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Lockout/tagout

Lockout/tagout safety

August 1, 2011

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How can lockout/tagout deliver return on investment while remaining safe and in compliance with OSHA?

Responding is Todd Morrison, product manager, Master Lock Co., Oak Creek, WI.

Answer: OSHA regulation 1910.147 – the control of hazardous energy (lockout/tagout) – is clear. It requires separate lockout/tagout energy control procedures for individual machines that have variable conditions for shutdown, such as multiple energy sources (electrical, water, gas and steam), different power connections (circuit breaker, valve and plugs) or control procedures. This applies to production equipment, pumps, boilers, air handler units, hot water heaters … you name it.

Simply buying lockout devices is not enough. “Procedures” in many facilities fall far short of enabling fast, efficient lockout/tagout action by employees. Numerous firms have general instructions, not machine-specific, or they may have lengthy documents that demand close review. Also, those documents may not be handy or located at the machine itself.

Using easy-to-implement procedures can pay by avoiding injuries, damaged equipment or OSHA citations, and by reducing time spent on lockout/tagout and machine maintenance, with increased equipment uptime and output.

For lockout/tagout ease, speed, accuracy and safety

Today, more companies use “procedural training” signs mounted on or near equipment, which focus on three key items a worker needs to know:

1. All energy sources on the machine that must be locked out
2. The location of each lockout point
3. The device needed to perform the lockout

Photos of lockout points around the machine show workers what to look for. Step-by-step actions on a chart provide an easy checklist to ensure no energy sources are overlooked, including stored-up potential energy. Some visual procedures also refer to lockout-point ID tags on the equipment, further simplifying locating each lockout point.

The idea is to enable someone not familiar with a machine to quickly and clearly grasp what needs to be done to safely accomplish the task.

Procedural training signs and ID tags need to withstand chemicals, dirt and grime; not scratch or tear; and be ultraviolet-resistant so they will not fade. Many signs are laminated. Better yet, on some signs, information is fused into the plastic material, making them virtually indestructible and easy to maintain.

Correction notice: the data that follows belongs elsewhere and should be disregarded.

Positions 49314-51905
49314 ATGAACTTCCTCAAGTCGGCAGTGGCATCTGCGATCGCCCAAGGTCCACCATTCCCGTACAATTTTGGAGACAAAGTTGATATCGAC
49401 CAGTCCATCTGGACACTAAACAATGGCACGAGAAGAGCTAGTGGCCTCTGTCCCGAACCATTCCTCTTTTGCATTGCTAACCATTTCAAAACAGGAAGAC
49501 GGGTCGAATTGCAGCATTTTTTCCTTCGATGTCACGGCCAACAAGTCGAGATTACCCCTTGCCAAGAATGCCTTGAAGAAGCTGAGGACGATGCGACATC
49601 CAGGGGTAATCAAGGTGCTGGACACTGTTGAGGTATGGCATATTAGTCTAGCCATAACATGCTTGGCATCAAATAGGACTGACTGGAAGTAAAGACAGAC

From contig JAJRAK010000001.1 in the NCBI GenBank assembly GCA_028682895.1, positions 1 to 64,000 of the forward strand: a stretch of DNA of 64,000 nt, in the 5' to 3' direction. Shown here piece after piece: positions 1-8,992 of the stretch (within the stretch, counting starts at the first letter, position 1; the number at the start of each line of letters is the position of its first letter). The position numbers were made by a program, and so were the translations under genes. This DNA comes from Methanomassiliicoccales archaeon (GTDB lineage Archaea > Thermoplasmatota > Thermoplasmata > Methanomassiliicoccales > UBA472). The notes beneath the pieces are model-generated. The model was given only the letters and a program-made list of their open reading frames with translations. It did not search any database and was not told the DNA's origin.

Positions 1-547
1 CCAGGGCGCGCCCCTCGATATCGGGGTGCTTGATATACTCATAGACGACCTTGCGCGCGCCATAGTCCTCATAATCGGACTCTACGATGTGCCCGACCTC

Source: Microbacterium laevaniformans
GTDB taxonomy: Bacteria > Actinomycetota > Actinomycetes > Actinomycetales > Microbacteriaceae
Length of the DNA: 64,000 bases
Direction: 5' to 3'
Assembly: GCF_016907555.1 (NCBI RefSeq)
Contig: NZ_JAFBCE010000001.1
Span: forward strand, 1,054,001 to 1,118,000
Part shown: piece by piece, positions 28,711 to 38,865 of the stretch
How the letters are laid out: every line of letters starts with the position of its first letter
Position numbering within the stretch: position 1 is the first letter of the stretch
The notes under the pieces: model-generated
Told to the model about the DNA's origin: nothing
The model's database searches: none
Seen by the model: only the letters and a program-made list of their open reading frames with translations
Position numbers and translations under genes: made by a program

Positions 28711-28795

How ‘full’ is full service?

Numerous sources, from safety consultants to lockout product companies, can help develop your program. Determine up front exactly what the service includes. Some consultants only write procedures; other providers take you from A to Z.  Regardless, to fully implement a program, someone must:

• Audit all equipment and lockout points
• Write procedures
• Obtain management approval 
• Produce procedural signs and training materials
• Install procedural signs and machine ID markers
• Procure lockout devices and padlocks
• Compile a manual of all procedures
• Train employees on the new lockout procedures

Look for consulting services that provide procedures in non-proprietary software and, more important, are backward and forward compatible, so you can later update your program without buying custom software. Some procedure manuals include a CD, so you can begin updating information for new or existing machines immediately.

Bottom line: Machine-specific OSHA compliance is required. If done well, it will pay off for you. Visual, easy-to-follow procedures lead to keeping employees safe and can simplify, expedite and improve safety in your facility for years to come while saving money in the long run.

Editor’s Note: This article represents the independent view of the author and should not be construed as a National Safety Council endorsement.

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